The progression of global climate change has brought on a cascading number of troubling trends, including melting glaciers in the Himalayas. Scientist-engineer Chewang Soman Wangchuk is proposing the use of artificial glaciers to help alleviate water shortages.
As the glaciers retreat farther and farther each year, it disrupts the hydrological cycle that makes the Himalayan glaciers an important source of fresh water for the community, their crops and wildlife down on lower elevations. This has especially impacted communities living in the Ladakh high altitude desert, where freshwater is scarce.
According to the European Geoscience Union, seventy per cent of these glaciers could be gone by 2100. The changes in glacier volume can impact the availability of water with consequences for agriculture and hydropower generation.
The artificial glaciers are built in the winter using vertically placed pipes underground. These pipes shoot out unused glacial meltwater which os then frozen into ice towers also known as “ice stupas“. A stupa is a mound-like structure that houses relics and is used for meditation by Buddhists.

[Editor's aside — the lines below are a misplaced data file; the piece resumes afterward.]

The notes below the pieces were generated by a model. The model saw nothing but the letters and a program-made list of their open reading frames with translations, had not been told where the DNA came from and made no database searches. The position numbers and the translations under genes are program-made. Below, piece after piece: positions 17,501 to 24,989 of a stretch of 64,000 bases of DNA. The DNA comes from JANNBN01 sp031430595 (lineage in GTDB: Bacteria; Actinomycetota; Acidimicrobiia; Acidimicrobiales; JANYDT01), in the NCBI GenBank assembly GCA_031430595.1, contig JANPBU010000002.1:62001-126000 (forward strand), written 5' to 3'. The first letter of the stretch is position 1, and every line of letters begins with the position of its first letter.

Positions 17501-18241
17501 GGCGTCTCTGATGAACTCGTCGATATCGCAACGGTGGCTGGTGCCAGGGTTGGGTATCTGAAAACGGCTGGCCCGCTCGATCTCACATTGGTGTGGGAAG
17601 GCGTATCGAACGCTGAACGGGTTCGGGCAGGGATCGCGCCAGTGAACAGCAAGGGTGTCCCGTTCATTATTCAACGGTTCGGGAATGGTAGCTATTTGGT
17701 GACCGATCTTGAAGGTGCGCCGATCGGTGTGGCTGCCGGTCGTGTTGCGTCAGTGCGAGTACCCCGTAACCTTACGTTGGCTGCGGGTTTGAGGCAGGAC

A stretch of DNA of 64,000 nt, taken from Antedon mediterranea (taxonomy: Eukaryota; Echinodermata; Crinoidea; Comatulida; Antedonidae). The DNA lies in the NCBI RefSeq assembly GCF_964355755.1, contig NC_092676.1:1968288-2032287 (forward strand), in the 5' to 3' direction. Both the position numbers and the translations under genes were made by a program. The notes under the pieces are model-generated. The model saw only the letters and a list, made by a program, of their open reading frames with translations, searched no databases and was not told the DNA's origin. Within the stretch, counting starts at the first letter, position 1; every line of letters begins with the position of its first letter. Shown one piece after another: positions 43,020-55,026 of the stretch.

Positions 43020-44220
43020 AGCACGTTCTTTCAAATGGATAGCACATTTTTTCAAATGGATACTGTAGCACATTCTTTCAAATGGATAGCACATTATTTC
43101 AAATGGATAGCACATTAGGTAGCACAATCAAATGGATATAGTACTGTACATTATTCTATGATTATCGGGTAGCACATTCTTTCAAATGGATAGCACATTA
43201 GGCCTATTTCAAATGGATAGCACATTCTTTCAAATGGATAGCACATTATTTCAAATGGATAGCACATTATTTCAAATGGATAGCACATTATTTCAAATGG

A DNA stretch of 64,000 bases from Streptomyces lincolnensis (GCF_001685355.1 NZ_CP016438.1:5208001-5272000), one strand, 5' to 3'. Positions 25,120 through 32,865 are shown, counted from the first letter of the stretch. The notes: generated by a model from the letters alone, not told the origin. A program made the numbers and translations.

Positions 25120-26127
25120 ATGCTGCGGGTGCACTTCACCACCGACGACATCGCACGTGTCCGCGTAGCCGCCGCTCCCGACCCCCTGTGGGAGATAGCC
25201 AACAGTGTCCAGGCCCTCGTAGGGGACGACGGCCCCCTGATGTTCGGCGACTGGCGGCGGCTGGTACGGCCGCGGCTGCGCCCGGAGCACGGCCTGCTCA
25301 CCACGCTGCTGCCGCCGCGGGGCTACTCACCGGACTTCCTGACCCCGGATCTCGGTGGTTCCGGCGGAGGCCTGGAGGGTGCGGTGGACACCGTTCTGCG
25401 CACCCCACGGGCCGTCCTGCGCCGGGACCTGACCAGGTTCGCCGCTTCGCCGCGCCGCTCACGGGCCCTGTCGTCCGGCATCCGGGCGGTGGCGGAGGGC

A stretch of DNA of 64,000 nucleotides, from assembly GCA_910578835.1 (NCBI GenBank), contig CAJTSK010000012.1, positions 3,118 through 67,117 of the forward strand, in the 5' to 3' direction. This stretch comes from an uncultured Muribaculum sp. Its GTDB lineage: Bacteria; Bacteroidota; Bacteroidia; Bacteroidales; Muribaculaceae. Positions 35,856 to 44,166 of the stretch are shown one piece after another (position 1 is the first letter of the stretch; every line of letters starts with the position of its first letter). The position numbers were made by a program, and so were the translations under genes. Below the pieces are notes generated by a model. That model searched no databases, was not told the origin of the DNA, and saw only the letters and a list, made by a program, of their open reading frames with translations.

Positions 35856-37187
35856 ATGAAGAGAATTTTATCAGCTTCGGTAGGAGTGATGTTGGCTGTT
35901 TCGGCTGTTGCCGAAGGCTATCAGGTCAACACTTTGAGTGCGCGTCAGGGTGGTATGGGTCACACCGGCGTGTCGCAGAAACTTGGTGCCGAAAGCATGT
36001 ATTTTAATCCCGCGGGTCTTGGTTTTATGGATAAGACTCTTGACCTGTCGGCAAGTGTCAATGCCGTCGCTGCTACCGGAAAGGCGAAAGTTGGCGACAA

Temperatures in areas surrounding the mountain fall around -30 to -50 degrees Celsius. As the water shoots out the pipe it freezes before hitting the ground level. The greater the height, the quicker the water freezes. This process forms glaciers at select locations that are up to 40 m high and can store up to 16 000 litres of water.
The first prototype was built in October 2013 and was funded by crowdsourcing donations. Last year, Wangchuk was awarded a Rolex innovation grant which he will use to create the next generation of artificial glaciers.
Currently he is working on twenty such glaciers with the aim of each being up to 30 metres high.